Okay, still more to do before noon. Bye.

Good morning

Once again I woke up early, about 6 am, then went to bed until I woke up again a little after 8. I actually got out of bed at 8:45. So much for sleeping in on a rare Saturday off.

I went straight to taking down the decorations from the tree and trimming any dry branches off (that's a downside to Norfolk Virginia pines--they dry out and shed easily). It took about 45 minutes. I know, Christmas isn't really over until the 6th, but mine isn't a Christmas tree but rather one for Yule, so it was time. I didn't want the tree to dry out too badly, because I'd like to keep it for awhile. I kept one alive for about four years. It's now sitting on an end table near the window but not central to it, and I've watered it thoroughly. I did keep up the window lights, because I like them and I've done so in the past, but my old lights stopped working. These new ones are multi-coloured and cheery. I left the star at the top, too, the one that's really the tree topper that wouldn't fit on the small tree.

I moved the clock back to its position and decided to put a black multi-photo frame on the other side to balance the black of the CD player. Since I was doing that, I took out a couple of pictures of D, since we're really not friends anymore, mere acquaintances, and replaced them with one of Cerys and another of my grandparents at my graduation from college. There's also one of a couple of friends with their pets and one of Tracy and her husband Ted (whom I've never met).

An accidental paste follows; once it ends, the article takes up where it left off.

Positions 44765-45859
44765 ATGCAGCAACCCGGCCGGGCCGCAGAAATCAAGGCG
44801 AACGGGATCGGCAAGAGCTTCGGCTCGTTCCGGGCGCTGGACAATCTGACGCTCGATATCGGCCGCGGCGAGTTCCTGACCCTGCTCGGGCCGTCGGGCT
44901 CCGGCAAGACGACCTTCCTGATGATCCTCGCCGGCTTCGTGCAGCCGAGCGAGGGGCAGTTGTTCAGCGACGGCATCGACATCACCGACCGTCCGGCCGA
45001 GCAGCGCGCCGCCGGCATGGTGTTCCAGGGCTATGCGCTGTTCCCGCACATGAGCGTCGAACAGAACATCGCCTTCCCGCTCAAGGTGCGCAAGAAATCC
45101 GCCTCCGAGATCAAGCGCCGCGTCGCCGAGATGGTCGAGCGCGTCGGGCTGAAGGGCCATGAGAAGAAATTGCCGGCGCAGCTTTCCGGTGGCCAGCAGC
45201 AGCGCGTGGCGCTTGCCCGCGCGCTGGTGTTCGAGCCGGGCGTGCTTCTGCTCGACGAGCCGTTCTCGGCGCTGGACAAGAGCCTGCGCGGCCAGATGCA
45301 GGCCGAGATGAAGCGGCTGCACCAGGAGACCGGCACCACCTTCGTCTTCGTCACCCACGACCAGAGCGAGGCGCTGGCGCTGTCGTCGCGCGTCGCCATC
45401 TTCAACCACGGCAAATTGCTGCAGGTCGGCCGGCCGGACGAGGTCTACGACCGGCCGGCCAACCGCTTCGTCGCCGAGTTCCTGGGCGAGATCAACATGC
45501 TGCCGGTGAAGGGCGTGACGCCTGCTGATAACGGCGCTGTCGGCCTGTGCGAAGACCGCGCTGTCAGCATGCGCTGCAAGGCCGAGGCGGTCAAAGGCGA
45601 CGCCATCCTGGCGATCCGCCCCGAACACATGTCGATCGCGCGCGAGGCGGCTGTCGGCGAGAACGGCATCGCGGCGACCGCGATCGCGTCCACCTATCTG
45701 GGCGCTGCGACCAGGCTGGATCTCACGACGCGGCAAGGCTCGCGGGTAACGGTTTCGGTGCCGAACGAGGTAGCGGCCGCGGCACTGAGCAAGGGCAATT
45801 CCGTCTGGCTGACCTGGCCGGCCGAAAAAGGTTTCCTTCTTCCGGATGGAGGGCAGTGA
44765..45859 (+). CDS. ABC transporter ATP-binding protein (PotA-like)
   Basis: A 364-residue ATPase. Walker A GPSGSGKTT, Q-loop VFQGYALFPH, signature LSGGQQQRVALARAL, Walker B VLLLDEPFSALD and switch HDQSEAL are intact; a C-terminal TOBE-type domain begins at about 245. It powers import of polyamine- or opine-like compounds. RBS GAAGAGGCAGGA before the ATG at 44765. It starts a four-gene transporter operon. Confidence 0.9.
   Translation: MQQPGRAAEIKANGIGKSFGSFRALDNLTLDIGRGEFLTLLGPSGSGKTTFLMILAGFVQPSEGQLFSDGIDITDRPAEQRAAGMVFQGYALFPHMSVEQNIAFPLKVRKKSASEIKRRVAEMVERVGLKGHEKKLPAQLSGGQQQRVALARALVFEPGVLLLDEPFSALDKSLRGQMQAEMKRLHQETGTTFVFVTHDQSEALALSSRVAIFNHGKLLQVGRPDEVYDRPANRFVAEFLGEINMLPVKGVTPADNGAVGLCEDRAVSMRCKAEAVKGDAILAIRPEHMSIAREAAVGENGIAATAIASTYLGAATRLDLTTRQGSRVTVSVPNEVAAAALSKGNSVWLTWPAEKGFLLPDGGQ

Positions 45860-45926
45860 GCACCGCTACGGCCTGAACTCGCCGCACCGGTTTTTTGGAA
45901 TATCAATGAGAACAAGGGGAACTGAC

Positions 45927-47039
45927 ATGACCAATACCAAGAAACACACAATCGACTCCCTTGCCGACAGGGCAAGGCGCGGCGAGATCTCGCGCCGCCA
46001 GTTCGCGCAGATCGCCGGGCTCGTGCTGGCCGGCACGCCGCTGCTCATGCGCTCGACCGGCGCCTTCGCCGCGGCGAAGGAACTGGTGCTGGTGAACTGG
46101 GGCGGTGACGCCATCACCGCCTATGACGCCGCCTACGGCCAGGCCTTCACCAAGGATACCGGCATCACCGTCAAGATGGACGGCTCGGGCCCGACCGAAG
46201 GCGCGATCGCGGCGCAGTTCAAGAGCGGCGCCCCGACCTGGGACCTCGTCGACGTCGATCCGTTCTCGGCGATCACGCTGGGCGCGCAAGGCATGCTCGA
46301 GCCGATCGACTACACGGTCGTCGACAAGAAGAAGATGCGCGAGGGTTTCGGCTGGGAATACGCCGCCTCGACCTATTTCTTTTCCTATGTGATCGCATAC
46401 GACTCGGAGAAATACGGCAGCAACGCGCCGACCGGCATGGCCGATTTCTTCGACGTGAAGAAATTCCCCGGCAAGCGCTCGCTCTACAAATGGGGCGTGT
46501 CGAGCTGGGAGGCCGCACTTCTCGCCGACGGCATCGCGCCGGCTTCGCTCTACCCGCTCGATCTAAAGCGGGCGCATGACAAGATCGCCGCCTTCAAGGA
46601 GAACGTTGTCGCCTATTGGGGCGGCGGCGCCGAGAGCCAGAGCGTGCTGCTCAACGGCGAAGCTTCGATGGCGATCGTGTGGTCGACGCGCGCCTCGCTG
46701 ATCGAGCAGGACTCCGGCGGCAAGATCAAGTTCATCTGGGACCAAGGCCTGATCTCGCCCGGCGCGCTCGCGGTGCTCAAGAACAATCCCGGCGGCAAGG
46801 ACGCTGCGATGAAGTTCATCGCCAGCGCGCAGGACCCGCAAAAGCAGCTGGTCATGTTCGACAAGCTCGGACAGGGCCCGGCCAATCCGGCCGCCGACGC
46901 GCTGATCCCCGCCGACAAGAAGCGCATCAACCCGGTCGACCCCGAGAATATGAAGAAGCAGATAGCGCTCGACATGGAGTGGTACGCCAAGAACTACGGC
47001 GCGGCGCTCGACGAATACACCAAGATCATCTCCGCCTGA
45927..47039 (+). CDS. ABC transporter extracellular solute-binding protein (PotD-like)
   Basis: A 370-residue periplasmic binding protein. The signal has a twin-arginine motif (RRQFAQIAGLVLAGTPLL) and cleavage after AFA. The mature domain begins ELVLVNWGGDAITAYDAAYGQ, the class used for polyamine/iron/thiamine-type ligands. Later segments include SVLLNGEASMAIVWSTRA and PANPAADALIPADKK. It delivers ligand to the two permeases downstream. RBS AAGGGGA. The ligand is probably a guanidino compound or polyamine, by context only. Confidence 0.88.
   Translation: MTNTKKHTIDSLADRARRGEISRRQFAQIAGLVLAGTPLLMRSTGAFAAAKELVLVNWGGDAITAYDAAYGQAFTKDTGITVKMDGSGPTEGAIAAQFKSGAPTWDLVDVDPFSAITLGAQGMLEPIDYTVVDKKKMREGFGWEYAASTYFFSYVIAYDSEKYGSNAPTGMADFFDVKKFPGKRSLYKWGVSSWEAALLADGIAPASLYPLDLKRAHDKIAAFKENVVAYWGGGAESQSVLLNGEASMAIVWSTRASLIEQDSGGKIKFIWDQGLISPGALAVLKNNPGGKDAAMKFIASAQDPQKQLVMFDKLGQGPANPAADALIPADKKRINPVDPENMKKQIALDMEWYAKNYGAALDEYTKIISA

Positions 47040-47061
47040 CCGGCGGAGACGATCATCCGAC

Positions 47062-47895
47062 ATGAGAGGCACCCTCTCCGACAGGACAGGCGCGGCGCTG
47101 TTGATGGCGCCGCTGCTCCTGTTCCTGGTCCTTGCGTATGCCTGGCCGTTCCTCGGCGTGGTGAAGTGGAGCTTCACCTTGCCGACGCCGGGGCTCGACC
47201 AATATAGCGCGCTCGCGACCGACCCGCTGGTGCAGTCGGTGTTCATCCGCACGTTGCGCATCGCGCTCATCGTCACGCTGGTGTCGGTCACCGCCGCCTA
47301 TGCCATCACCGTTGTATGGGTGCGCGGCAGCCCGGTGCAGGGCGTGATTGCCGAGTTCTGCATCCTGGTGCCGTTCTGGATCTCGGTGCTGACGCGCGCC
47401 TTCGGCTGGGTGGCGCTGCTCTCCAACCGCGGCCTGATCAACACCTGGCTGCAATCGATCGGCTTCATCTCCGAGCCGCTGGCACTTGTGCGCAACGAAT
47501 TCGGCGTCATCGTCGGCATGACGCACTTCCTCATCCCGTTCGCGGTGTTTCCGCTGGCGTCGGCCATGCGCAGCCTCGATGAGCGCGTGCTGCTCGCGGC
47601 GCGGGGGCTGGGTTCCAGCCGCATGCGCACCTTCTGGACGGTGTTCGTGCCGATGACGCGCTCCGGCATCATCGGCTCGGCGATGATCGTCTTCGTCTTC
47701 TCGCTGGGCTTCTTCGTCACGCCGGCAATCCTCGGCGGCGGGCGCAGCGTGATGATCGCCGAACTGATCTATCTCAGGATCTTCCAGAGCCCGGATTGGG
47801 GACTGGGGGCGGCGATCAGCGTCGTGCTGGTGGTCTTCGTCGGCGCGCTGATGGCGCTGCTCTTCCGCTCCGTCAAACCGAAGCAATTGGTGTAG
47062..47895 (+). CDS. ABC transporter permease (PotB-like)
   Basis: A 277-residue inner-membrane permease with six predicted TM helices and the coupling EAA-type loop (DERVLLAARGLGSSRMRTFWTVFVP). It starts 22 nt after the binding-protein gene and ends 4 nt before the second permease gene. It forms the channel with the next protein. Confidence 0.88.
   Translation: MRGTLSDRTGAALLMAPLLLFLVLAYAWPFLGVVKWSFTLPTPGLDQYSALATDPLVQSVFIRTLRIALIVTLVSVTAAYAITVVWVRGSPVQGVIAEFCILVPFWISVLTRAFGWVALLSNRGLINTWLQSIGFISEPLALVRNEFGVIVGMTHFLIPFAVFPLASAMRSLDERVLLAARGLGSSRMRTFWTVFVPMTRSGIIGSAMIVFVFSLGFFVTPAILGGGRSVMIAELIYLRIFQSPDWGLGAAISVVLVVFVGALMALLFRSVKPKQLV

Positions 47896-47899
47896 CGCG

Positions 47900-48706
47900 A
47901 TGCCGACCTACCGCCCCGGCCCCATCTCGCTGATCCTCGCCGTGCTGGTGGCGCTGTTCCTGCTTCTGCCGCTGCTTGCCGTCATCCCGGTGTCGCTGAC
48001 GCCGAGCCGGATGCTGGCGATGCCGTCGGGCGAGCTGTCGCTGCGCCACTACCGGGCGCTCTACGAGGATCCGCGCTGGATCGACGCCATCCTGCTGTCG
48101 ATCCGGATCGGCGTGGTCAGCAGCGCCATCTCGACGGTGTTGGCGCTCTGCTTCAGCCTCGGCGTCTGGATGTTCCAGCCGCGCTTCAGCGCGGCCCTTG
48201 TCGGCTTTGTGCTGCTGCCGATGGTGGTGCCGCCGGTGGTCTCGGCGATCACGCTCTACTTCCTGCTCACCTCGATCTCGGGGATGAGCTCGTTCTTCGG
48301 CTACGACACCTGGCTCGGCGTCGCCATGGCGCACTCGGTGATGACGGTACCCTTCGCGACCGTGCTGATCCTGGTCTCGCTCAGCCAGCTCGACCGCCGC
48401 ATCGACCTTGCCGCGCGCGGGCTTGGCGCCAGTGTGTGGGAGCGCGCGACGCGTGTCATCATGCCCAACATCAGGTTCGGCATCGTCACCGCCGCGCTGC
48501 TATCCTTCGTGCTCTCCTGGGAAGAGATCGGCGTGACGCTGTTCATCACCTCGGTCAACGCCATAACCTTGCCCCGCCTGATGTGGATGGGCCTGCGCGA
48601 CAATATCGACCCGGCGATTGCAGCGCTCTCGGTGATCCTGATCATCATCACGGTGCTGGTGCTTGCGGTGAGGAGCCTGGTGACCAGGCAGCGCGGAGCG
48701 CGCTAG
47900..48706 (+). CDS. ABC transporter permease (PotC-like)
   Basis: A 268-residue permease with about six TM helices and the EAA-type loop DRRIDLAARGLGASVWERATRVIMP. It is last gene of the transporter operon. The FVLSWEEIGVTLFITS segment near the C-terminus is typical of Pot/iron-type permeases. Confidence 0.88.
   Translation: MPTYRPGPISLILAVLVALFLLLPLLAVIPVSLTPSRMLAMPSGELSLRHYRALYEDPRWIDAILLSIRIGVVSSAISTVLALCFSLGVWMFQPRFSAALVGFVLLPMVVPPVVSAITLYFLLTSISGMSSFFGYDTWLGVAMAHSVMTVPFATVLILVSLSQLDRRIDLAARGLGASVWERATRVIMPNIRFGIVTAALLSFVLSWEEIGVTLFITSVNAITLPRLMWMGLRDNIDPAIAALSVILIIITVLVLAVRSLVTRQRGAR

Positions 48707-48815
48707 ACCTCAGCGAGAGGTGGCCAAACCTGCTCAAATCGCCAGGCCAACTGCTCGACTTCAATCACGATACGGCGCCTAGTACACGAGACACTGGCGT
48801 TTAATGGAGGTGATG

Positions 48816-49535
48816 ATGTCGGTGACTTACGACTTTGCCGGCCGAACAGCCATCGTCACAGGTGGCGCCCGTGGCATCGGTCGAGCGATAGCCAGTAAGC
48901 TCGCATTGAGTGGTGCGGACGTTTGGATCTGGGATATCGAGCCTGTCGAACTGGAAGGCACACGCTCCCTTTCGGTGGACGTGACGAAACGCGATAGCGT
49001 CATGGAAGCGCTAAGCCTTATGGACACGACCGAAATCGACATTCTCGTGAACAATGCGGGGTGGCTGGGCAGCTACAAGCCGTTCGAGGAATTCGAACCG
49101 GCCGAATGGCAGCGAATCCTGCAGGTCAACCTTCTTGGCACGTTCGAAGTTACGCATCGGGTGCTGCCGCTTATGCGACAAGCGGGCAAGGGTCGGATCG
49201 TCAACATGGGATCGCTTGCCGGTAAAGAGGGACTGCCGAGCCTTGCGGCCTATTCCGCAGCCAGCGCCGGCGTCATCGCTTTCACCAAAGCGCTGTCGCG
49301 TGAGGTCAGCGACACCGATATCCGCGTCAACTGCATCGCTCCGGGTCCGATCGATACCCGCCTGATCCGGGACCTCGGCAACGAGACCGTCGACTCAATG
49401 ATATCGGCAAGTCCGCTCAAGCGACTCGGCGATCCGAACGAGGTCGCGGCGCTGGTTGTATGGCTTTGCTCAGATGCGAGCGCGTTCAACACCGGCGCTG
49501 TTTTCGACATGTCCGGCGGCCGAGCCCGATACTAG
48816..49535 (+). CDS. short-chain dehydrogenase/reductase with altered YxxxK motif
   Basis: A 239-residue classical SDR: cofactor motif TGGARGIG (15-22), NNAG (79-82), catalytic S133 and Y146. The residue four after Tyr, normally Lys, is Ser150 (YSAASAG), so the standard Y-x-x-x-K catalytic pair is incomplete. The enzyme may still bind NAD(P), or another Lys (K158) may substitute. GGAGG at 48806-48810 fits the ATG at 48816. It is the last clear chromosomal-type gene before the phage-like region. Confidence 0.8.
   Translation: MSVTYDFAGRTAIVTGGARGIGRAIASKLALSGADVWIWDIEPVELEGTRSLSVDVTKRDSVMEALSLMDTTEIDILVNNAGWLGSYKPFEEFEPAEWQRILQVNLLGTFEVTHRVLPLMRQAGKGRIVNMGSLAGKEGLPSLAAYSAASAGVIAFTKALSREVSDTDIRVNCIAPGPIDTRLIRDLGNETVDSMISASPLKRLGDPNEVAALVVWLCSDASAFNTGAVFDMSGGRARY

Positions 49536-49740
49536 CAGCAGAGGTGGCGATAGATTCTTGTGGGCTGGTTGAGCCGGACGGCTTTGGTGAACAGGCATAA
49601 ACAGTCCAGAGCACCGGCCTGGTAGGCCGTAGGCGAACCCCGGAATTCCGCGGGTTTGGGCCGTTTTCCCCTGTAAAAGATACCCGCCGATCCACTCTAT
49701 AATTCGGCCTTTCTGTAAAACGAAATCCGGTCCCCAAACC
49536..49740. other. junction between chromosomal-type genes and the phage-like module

I checked the fish tank earlier and everything's fine for livebearers except there's a little too much ammonia. I'm going to stop by the pet store and get some liquid for that and maybe some plants to start the nitrite cycle going and maybe introduce some good bacteria (although plants often bring in snails, but I don't mind so long as they don't take over). I'll ask Brenda and Margaret if they have extra fish. Each has several tanks, so there's a good chance. If not, I'll get some in about a week or so.

I ate an unconventional breakfast of vegetarian chili with cheese, then made the bed, swept the kitchen and bath, and took my medicine, adding Claritin for my allergies, which have been bad the last few days. Since I called the leasing office about my faucet yesterday, I got everything accomplished on my to-do list and more. Yay!

At noon I'm going over to a friend's to help him with a couple of projects. I've got some things to do before that, so I should get ready. Have a great day.